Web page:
Right. So it was there and it was making sure that we had to have the CVJ, that’s I think that’s the other thing, like to your point about the framework, If the differentiator, right? If the core, like the value that you’re bringing and kind of that big picture is the person it’s really hard to separate the person into a brand.

You can have multiple worthy guides if the brand has a methodology or a tool or something that everyone’s pointing back authority towards, right. This is transferable, a human is not, right. So for us, when we build new brands, we build building them brand first, framework first, like, what is that primary, what is that methodology that we’re gonna lead with? Whether it’s the seven levels of scale, whether it’s that, what is the thing that everyone who is a brand ambassador, whether or not they have equity or they’re a partner or they’re a founder, everyone can point back to. That’s what allows you to build a brand. Right. So whether it’s the CVJ, whether it’s the seven levels of scale, some flagship framework that can stand the brand up, and then you can have multiple ambassadors point back to it.

[00:21:58] Micah Mitchell: For people who don’t, you know, use or understand the concept of cohorts. Can you explain why that’s better than just delivering an evergreen course?

[00:22:07] Richard Lindner: Yeah, it may not always be better. So to me, if I wanna consume something that I’m probably going to go on demand, I wanna go at my pace. Right. But when we’re talking about cohort-based, synchronous training, typically what we’re talking about is we’re all starting and ending at the same time.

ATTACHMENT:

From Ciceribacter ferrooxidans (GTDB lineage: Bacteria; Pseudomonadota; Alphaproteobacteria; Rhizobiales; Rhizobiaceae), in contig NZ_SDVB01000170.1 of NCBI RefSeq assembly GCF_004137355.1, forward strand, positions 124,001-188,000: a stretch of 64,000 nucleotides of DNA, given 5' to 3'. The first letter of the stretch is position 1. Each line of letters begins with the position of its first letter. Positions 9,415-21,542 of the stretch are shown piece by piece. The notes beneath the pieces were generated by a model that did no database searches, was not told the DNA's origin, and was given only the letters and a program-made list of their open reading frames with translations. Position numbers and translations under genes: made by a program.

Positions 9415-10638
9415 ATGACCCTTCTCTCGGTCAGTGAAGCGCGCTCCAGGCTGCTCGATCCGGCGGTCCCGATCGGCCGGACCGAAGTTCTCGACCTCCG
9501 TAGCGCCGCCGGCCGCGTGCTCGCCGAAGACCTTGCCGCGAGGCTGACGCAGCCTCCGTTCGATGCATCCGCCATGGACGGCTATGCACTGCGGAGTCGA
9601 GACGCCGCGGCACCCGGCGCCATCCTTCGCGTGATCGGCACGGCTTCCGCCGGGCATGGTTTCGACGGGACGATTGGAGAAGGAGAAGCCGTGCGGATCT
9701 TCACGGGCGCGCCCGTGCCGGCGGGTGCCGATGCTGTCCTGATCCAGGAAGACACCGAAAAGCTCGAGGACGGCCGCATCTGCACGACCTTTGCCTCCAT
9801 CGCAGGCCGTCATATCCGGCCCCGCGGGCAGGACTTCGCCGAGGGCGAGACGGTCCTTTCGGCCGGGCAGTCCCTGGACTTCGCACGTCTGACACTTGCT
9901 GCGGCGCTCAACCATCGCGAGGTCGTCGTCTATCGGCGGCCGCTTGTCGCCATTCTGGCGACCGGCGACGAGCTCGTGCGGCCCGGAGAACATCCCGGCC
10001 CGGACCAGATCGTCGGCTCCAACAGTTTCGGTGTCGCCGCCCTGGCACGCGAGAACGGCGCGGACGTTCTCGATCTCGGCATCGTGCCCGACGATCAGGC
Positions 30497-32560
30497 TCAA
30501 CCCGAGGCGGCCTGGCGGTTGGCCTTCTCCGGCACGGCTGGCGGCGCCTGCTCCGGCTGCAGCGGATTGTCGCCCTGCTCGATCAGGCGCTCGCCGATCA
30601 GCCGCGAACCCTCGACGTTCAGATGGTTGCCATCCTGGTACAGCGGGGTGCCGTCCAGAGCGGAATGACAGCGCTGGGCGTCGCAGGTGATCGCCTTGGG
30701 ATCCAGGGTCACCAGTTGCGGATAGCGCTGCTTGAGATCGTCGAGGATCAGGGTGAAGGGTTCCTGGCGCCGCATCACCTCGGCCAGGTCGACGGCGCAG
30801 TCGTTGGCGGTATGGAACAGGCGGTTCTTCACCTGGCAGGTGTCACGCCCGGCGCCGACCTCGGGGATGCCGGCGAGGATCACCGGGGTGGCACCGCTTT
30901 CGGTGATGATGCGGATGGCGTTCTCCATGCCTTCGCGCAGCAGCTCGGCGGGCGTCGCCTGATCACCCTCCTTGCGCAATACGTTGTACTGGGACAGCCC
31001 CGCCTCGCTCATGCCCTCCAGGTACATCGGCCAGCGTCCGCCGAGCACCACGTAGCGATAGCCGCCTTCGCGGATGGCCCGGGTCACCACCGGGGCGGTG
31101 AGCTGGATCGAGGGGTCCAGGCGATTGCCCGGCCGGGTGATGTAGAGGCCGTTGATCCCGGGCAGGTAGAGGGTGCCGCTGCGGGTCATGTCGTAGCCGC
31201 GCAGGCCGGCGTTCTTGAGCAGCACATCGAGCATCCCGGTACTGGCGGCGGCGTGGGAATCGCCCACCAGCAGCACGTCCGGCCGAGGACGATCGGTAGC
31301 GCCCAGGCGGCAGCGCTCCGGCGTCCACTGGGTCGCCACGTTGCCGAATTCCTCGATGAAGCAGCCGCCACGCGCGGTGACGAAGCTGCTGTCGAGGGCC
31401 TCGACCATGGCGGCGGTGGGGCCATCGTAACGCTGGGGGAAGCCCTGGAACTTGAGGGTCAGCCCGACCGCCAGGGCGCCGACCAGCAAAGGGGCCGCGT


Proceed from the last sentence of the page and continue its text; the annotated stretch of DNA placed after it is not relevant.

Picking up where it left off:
So we’re gonna go through module one together. We’re gonna have a conversation about it. We’re gonna, have assignments or deliverables that we create and then are uploaded. So we’re all on the same course. Think about it like college, right? You’re in a college course. Everyone starts at the same time, everyone ends at the same time. So these group cohort-based trainings, you may have 25 people that are going through, one of these accelerators together at the same time. It’s great because now you’re getting the perspective of your peers, right? If I’m going through this with Micah and I’m hearing Micah or seeing what he’s submitted, if he decides to share it with the entire group, not just the instructor which can happen here, I’m having breakthroughs or seeing the practical application of something that maybe had a little tunnel vision on. I could only see it through the lens of my scenario, my company. Now I’m seeing Micah’s take on it through his, and maybe that’s the thing that enables a breakthrough.